I had another question, but it’s not really specific to the specification, so feel free to ignore. I have read that there is work done on a SPIR-V to LLVM compiler, would it be possible to do something equivalent to building something on top of SPIR-V that is less portable but implements the system/io-related stuff that might be in LLVM but not SPIR-V?

#36

One thing in particular I was confused about was the choice to use a binary representation (for instructions, I think). My sense of what I’ve read is that this choice was that the binary could provide better protection (IP, etc).

That’s not really the point. SPIR-V as a language is easily processable, so users will be no less able to deprocess SPIR-V than any text-based intermediate representation. Text IRs don’t necessarily use human-readable names for objects.

The main reason for imposing a binary format is compilation performance, particularly the conversion from the input data to some form of AST or call graph or however one wants to internally represent the code. If you use text, you have to do a bunch of textual parsing stuff, comparing characters and strings and so forth. With binary, it’s a switch statement.

The binary format also makes it easy to jump over irrelevant data. For example, if you have some SPIR-V that contains text names for things (so that you can have decent debugging), if that SPIR-V were in a text format, then the parser would need to recognize that. It’d have to store identifiers and recognize them later. With binary SPIR-V, you can still label things, but the compiler can easily ignore such opcodes. Thus, in release builds where debugging information is not necessary, it’s easy for such a compiler to just ignore all OpName, OpString, OpLine, etc opcodes. That’s a lot less easy in text.

Further, would there be any benefit to 64bit when that is supported?

SPIR-V already has 64-bit addressing. So I don’t see how a text format would facilitate that at all.

would it be possible to do something equivalent to building something on top of SPIR-V that is less portable but implements the system/io-related stuff that might be in LLVM but not SPIR-V?

That rather depends on what kind of “system/io-related stuff” you’re talking about. Remember: the OpenCL execution model is limited compared to general systems level programming.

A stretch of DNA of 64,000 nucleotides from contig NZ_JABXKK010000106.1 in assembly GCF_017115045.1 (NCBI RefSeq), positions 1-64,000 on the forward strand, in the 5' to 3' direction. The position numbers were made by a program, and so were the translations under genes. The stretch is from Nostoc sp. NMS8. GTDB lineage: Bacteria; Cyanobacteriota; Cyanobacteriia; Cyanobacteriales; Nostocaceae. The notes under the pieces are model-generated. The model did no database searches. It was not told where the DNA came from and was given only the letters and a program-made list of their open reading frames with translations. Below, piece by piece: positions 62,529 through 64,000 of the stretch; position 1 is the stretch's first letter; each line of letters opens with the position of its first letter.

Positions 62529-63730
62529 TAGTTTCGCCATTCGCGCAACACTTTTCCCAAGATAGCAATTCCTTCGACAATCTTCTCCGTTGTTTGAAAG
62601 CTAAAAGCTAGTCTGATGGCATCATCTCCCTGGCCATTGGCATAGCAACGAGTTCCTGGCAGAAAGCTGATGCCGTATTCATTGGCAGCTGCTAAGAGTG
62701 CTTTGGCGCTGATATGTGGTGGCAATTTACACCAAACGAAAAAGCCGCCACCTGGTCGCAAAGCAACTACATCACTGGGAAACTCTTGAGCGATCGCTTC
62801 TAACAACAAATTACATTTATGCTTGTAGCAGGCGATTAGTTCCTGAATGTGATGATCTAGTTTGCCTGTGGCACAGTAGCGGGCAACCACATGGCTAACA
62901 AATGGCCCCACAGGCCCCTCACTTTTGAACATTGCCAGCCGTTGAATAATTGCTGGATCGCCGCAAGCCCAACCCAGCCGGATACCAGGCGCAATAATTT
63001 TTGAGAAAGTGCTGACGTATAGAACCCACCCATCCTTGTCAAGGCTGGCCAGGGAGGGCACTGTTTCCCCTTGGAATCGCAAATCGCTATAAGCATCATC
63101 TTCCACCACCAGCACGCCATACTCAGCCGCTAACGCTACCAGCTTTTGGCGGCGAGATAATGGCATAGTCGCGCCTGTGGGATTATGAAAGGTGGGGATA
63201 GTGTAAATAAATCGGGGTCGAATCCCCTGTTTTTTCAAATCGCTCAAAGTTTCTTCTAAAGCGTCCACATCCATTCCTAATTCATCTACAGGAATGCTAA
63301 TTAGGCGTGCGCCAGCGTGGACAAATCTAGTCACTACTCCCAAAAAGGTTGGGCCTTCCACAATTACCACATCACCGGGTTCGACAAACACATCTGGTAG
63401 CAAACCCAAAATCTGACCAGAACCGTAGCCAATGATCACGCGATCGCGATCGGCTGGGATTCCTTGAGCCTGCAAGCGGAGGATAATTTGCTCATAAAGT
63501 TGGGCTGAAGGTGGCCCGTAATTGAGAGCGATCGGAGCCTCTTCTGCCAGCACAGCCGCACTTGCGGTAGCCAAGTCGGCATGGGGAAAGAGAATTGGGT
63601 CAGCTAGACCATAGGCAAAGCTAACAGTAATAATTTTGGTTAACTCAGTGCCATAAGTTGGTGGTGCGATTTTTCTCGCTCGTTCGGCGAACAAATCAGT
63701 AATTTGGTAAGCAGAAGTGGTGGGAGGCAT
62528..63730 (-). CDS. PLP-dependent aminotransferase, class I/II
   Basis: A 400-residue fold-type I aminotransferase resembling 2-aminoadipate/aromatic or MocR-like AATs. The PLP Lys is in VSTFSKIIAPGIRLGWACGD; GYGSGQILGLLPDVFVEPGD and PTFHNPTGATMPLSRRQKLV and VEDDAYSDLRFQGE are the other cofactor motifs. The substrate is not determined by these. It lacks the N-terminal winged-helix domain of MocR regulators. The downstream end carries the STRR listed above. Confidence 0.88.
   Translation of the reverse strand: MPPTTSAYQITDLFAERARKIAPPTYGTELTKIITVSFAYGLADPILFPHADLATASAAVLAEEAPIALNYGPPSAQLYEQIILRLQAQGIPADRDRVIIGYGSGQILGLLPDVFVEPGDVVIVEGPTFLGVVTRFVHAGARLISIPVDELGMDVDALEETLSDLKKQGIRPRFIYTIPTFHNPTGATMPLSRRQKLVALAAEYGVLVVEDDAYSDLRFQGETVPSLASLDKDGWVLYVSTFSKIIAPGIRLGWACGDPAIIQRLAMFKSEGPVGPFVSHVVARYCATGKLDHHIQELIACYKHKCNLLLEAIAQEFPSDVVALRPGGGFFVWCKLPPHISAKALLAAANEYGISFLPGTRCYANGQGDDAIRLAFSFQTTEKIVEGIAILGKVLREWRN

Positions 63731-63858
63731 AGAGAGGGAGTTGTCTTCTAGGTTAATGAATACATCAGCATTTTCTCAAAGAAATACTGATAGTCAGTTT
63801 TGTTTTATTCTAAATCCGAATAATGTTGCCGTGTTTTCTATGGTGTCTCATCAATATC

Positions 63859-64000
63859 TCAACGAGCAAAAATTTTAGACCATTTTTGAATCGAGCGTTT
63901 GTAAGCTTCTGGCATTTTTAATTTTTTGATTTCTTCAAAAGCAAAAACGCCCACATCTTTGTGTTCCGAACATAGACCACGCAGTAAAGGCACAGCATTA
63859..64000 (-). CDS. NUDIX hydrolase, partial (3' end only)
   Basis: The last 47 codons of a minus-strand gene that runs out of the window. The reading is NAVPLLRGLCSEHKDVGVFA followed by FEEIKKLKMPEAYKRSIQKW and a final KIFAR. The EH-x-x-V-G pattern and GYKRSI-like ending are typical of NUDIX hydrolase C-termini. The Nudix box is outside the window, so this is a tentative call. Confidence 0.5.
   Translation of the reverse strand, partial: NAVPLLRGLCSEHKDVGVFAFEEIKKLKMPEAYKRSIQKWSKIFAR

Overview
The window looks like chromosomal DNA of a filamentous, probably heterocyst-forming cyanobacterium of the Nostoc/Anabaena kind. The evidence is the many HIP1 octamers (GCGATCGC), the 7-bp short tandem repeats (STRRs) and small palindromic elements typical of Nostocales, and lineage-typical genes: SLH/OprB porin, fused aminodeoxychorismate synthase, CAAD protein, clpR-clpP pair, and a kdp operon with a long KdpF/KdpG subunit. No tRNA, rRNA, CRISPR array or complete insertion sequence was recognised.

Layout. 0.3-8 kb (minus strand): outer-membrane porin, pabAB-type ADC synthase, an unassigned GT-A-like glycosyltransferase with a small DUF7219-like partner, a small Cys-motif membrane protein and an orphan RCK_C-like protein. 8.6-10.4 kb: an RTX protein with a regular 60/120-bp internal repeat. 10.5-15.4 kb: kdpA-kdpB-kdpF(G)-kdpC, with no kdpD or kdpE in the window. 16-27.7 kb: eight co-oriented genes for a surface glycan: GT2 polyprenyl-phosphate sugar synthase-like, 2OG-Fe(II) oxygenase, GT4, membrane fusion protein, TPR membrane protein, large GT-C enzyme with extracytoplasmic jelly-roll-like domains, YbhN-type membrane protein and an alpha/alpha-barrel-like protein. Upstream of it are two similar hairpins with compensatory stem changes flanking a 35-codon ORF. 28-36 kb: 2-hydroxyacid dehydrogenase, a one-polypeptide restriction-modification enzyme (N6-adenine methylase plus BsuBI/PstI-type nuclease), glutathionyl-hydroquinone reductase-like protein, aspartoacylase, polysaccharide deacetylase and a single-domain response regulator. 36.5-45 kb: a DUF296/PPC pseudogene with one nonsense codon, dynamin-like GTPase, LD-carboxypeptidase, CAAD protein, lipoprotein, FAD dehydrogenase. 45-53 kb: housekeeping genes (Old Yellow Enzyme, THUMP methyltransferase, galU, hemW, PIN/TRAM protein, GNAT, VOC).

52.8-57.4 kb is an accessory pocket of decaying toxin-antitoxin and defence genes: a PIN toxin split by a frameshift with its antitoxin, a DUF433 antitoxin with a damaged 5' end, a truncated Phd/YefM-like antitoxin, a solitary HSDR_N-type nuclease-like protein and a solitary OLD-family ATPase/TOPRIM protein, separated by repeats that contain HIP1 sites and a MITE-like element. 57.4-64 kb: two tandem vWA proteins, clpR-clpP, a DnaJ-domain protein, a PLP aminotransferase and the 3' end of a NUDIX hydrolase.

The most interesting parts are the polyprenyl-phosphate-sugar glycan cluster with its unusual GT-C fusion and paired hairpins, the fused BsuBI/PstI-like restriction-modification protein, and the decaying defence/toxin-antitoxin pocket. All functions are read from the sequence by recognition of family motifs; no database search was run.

#37

A new preliminary spec is out. I’d guessed that 1.0 would have been done by now, but apparently not.

Really good things that happened:

  1. You gave us an XML file defining the various integers associated with things, as well as several pre-generated headers/modules for a very wide variety of languages (though did the Lua one have to make the table global? :wink: ). This will make automated generation so much easier.

  2. No more texture variables. Textures are just a specialized type of “images”. This makes the language so much cleaner, and probably works better for OpenCL.

  3. Actual linkage. It’s very good that SPIR-V has linkage as a first-class feature. And it’s also good that it’s not restricted to Kernel, so that Vulkan could use it.

Things I’m less sanguine about:

  1. Multiple entrypoints can be declared in the same module. I’m kinda “meh” on that one, because it stronly implies that Vulkan will require you to shove all of your shaders for a pipeline into one SPIR-V binary. And while SPIR-V is a fine IR, it is not easily compose-able.

It sounds suspiciously like rewinding things back to the bad-old-days before we have ARB_separate_program_objects…

  1. You still haven’t fixed bug 1330. Granted, there’s a TBD on defining “uniform control flow”, but “dynamically uniform” is still not strictly defined.
#38

And to find which input/output belong to which entrypoint you need to expand the static callgraph and see where they are used.

It’s also light on the details of what happens when 2 stages use the same input/output variables.

(that’s also my point in my other thread especially now that multiple entry points are allowed)

Though to me it sounds more like “lets copy hlsl where a single file can contain the entire shader pipeline”.

#39

To me, it seems more like they were trying to support the ability to have multiple kernels (a common OpenCL practice), but never really gave much thought to the different needs of shader entrypoints.